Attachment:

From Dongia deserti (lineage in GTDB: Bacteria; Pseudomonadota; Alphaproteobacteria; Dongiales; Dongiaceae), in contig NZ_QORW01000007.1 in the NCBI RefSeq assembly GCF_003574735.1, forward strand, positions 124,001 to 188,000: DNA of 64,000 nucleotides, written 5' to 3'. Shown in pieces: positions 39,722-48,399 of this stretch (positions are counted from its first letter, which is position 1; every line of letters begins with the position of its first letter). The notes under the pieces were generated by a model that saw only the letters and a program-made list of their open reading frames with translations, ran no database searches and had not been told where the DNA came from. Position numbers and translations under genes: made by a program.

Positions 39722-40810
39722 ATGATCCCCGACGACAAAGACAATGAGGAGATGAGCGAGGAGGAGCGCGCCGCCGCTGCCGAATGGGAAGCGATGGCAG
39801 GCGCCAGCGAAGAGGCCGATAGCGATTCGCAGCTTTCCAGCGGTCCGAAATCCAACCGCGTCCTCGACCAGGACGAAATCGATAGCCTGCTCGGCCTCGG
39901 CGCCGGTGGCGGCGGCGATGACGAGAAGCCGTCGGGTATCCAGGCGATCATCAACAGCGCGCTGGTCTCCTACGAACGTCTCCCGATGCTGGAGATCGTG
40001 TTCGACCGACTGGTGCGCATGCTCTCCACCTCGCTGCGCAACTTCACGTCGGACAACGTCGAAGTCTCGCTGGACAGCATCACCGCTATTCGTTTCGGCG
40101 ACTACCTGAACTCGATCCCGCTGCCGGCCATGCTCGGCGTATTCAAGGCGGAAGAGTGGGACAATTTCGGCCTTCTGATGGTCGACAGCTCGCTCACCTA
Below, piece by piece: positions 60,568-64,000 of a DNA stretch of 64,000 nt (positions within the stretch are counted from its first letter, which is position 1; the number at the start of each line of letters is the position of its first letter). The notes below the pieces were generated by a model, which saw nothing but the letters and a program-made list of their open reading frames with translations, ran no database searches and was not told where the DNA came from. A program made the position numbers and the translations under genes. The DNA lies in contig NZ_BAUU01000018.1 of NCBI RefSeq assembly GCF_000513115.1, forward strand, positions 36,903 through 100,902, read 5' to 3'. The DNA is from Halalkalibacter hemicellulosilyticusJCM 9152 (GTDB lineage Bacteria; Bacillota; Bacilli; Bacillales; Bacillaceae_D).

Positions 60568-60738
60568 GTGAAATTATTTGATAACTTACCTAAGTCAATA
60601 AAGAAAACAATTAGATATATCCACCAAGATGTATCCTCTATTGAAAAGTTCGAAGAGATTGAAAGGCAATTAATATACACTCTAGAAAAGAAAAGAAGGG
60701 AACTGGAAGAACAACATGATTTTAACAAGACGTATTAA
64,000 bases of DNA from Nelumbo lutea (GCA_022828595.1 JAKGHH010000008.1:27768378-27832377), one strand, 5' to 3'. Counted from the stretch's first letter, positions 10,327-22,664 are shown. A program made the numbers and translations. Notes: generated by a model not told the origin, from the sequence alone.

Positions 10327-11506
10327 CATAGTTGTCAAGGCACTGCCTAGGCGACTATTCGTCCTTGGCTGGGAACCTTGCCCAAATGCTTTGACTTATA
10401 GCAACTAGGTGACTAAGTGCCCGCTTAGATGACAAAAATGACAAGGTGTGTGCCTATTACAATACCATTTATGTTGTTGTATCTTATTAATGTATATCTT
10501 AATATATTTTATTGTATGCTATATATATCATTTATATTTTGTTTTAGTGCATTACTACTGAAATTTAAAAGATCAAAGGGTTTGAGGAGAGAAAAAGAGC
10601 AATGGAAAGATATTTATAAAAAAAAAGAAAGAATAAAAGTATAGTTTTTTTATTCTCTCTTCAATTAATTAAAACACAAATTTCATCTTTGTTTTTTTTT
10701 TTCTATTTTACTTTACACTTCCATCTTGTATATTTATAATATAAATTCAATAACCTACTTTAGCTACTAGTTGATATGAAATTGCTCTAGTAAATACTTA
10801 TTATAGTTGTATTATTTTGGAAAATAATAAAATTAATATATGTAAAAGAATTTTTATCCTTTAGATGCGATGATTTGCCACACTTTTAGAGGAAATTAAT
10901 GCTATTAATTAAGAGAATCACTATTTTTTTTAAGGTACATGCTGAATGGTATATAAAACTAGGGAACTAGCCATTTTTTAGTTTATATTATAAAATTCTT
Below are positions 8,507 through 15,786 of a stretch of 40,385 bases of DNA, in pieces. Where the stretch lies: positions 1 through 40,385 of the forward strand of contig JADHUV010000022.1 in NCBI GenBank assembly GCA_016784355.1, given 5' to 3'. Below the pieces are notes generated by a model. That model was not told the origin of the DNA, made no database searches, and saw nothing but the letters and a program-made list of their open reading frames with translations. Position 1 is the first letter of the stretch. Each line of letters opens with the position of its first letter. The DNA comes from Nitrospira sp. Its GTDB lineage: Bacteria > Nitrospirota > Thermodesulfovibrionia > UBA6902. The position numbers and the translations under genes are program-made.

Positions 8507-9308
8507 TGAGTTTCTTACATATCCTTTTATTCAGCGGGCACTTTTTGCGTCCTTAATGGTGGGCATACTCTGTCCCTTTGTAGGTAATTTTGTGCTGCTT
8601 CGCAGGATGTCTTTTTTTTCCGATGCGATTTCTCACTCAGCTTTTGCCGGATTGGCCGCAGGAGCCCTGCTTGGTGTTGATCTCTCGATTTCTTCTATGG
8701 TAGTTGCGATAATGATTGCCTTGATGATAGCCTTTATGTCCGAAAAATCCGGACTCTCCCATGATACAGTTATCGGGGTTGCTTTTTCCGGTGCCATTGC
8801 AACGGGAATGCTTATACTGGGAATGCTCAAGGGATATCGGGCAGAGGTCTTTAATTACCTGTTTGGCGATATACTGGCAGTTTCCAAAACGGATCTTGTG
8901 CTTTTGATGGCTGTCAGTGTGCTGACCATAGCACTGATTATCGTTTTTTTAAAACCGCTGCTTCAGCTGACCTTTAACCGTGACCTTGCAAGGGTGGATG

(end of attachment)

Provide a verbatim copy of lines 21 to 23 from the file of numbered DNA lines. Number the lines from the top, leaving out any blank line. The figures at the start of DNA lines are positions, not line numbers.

10901 GCTATTAATTAAGAGAATCACTATTTTTTTTAAGGTACATGCTGAATGGTATATAAAACTAGGGAACTAGCCATTTTTTAGTTTATATTATAAAATTCTT
Below are positions 8,507 through 15,786 of a stretch of 40,385 bases of DNA, in pieces. Where the stretch lies: positions 1 through 40,385 of the forward strand of contig JADHUV010000022.1 in NCBI GenBank assembly GCA_016784355.1, given 5' to 3'. Below the pieces are notes generated by a model. That model was not told the origin of the DNA, made no database searches, and saw nothing but the letters and a program-made list of their open reading frames with translations. Position 1 is the first letter of the stretch. Each line of letters opens with the position of its first letter. The DNA comes from Nitrospira sp. Its GTDB lineage: Bacteria > Nitrospirota > Thermodesulfovibrionia > UBA6902. The position numbers and the translations under genes are program-made.

Positions 8507-9308